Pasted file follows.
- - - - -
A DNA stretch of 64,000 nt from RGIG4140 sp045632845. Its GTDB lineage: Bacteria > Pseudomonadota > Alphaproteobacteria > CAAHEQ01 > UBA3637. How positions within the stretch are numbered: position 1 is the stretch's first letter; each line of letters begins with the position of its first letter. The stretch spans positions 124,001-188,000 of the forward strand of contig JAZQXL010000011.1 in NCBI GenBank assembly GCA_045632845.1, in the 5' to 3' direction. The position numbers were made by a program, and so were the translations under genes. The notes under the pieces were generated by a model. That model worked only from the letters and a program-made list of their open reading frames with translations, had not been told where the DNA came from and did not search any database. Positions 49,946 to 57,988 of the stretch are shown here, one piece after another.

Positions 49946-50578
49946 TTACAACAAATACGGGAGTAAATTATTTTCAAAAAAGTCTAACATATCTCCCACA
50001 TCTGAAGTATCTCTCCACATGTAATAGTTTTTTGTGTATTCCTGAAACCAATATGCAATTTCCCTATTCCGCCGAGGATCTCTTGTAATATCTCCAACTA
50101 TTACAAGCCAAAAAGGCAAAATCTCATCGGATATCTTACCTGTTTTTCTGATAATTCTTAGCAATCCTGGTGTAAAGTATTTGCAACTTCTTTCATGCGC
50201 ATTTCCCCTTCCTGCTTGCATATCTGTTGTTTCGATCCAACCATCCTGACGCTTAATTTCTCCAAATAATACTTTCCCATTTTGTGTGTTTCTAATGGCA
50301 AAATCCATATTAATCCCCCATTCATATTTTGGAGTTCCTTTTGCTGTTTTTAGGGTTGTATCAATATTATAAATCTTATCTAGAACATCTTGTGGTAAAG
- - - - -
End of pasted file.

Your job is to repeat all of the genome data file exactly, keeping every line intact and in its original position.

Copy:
A DNA stretch of 64,000 nt from RGIG4140 sp045632845. Its GTDB lineage: Bacteria > Pseudomonadota > Alphaproteobacteria > CAAHEQ01 > UBA3637. How positions within the stretch are numbered: position 1 is the stretch's first letter; each line of letters begins with the position of its first letter. The stretch spans positions 124,001-188,000 of the forward strand of contig JAZQXL010000011.1 in NCBI GenBank assembly GCA_045632845.1, in the 5' to 3' direction. The position numbers were made by a program, and so were the translations under genes. The notes under the pieces were generated by a model. That model worked only from the letters and a program-made list of their open reading frames with translations, had not been told where the DNA came from and did not search any database. Positions 49,946 to 57,988 of the stretch are shown here, one piece after another.

Positions 49946-50578
49946 TTACAACAAATACGGGAGTAAATTATTTTCAAAAAAGTCTAACATATCTCCCACA
50001 TCTGAAGTATCTCTCCACATGTAATAGTTTTTTGTGTATTCCTGAAACCAATATGCAATTTCCCTATTCCGCCGAGGATCTCTTGTAATATCTCCAACTA
50101 TTACAAGCCAAAAAGGCAAAATCTCATCGGATATCTTACCTGTTTTTCTGATAATTCTTAGCAATCCTGGTGTAAAGTATTTGCAACTTCTTTCATGCGC
50201 ATTTCCCCTTCCTGCTTGCATATCTGTTGTTTCGATCCAACCATCCTGACGCTTAATTTCTCCAAATAATACTTTCCCATTTTGTGTGTTTCTAATGGCA
50301 AAATCCATATTAATCCCCCATTCATATTTTGGAGTTCCTTTTGCTGTTTTTAGGGTTGTATCAATATTATAAATCTTATCTAGAACATCTTGTGGTAAAG